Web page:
In my studies of Great Lives this year, I have found that many great people had a common practice of keeping a regular journal, diary, notes or a combination of all of the above. Such was the case, for example, in the lives of Emerson, Gandhi, Franklin, Da Vince and others.
I recently attended the 100 year anniversary exhibit in the Ronald W. Reagan Library, and was amazed to discover a secret finding as of 2010. In the spring of 2010, found in a box in the archives of the assorted Reagan memorabilia, was a cardboard box marked “RR’s desk.” In this box, bundled by rubber bands, were note cards penned by Ronald Reagan from 1952 until his death in 2004. He actually banded and catagorized them as Humor, On Liberty, On War, On the People, On Religion, the world, character, political theater, etc..
Many of his notes were given in addresses or in some way made it to the public forum. If it were worth thinking, reading, or learning, he recorded these inspirations and shared them. The notes he saved represent much of what he believed and esteemed as valuable and worthy of sharing in many different settings, from speeches as a governor, the President of the United States, as a father and husband, or simply to record and write things that resonated with his being.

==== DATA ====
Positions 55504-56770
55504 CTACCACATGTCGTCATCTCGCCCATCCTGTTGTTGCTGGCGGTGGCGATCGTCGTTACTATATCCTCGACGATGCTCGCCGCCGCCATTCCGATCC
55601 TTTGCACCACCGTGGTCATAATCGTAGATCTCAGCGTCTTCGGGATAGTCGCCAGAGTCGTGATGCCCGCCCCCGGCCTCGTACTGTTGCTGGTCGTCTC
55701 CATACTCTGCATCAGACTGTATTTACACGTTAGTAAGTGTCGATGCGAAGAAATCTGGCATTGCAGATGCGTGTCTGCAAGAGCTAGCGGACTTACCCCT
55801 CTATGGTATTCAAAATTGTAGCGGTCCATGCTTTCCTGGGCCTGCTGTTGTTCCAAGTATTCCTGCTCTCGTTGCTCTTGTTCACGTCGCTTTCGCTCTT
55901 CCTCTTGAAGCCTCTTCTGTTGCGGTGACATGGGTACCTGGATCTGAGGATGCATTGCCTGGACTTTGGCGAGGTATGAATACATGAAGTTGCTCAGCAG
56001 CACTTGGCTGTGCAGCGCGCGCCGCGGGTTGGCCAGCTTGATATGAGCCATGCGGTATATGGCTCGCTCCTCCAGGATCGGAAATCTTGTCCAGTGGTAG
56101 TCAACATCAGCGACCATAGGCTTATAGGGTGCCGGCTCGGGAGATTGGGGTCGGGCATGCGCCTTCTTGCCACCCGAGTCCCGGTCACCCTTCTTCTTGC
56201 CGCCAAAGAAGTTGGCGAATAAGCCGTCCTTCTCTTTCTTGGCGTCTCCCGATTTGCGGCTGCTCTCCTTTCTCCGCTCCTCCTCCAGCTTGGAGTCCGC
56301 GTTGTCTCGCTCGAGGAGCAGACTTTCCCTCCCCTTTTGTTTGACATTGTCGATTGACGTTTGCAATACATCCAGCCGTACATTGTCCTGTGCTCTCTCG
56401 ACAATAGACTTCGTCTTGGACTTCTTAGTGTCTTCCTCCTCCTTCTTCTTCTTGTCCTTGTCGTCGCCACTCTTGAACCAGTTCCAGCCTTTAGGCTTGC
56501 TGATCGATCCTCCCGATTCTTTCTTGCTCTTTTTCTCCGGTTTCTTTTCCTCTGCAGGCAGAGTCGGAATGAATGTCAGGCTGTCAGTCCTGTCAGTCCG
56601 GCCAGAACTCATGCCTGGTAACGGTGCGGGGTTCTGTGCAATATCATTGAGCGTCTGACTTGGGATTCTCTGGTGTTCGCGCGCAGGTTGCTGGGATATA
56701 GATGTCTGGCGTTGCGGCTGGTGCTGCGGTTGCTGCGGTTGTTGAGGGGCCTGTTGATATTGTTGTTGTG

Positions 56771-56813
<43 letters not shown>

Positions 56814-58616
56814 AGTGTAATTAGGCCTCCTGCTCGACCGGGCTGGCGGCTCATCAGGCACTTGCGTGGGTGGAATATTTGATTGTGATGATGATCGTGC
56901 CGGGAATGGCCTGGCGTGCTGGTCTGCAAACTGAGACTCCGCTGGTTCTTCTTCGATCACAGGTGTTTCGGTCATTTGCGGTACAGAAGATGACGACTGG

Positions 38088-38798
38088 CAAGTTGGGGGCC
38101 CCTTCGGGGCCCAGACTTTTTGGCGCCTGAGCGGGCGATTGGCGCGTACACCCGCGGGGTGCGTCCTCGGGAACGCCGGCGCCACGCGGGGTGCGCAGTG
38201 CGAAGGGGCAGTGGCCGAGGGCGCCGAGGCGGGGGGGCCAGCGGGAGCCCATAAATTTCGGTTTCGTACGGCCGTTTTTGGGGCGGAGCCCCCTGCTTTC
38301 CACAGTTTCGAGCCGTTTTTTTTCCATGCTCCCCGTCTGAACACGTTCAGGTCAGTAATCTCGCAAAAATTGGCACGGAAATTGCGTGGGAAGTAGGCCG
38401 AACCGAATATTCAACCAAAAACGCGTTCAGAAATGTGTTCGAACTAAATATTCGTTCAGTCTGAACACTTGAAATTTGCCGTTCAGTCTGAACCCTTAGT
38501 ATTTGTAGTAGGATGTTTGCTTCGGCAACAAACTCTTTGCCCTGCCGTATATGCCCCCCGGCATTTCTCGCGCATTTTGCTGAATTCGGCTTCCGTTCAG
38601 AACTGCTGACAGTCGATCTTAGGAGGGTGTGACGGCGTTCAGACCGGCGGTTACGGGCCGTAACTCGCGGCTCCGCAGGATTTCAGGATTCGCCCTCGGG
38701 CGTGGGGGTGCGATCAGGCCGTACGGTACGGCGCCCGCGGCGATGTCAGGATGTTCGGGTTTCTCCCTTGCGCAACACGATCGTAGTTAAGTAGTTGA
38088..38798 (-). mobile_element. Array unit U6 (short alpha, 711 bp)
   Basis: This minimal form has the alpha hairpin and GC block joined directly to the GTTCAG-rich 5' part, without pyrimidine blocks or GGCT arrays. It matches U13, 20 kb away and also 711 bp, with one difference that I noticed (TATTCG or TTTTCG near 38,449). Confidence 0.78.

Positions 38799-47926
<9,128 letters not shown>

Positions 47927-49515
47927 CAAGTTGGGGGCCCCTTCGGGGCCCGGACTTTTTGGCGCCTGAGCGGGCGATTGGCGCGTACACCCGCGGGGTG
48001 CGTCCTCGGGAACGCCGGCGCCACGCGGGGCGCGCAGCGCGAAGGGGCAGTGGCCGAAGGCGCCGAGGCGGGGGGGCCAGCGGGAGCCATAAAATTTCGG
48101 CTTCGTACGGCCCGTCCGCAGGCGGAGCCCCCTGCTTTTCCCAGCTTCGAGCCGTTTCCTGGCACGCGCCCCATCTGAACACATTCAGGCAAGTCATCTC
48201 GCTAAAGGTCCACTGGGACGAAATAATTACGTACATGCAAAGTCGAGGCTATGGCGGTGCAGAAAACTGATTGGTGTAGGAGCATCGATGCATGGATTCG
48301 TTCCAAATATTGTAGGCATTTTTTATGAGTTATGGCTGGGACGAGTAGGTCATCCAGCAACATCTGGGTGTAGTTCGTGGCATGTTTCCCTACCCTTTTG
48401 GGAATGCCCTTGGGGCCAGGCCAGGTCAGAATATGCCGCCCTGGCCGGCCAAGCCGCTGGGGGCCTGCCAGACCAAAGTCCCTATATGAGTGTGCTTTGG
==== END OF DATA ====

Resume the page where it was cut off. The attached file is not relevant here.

A few years ago, I took to the practice of carrying writing cards in my pocket and always having a writing instrument handy. I used this to remind me of thoughts I wanted to expand upon and not let them “slip away.” I copied this practice from a friend who leads an ecclesiastical congregation; and have witnessed how he has captured many inspired thoughts that have come to him and used these cards to teach from later on.
We live in a world of high tech, high speed, high volume information; where most of our interactions are in texts, e-mails, facebook, tweets or similar e-spew. How refreshing it was for me, and somewhat validating, to have witnessed whom I consider a great man, capture and enshrine in a very personal way (hand written entries), documents that became his own Rosetta stone.
Emerson noted that his journal notes become the “hive in which he stored the honey of his mind as the bees of his brain produced it.” I believe we can capture much good in the practice of keeping notes; I am inspired by the “Ronald Reagan’s” of the world, and vow to do a better job of keeping the notes of inspiration and noteworthy things that I cull from my studies, experiences, and ponderings.
Let me conclude with one note of humor as written on a note, from the new book Ronald Reagan, THE NOTES:
Man had nite mares every nite- big savage animals crawled out from under the bed & attacked him. “Went to my brother and he stopped it.” “You’re brother is a psych.?” “No, carpenter. He sawed the legs off the bed.”
Keep good notes my friends- there is value in them.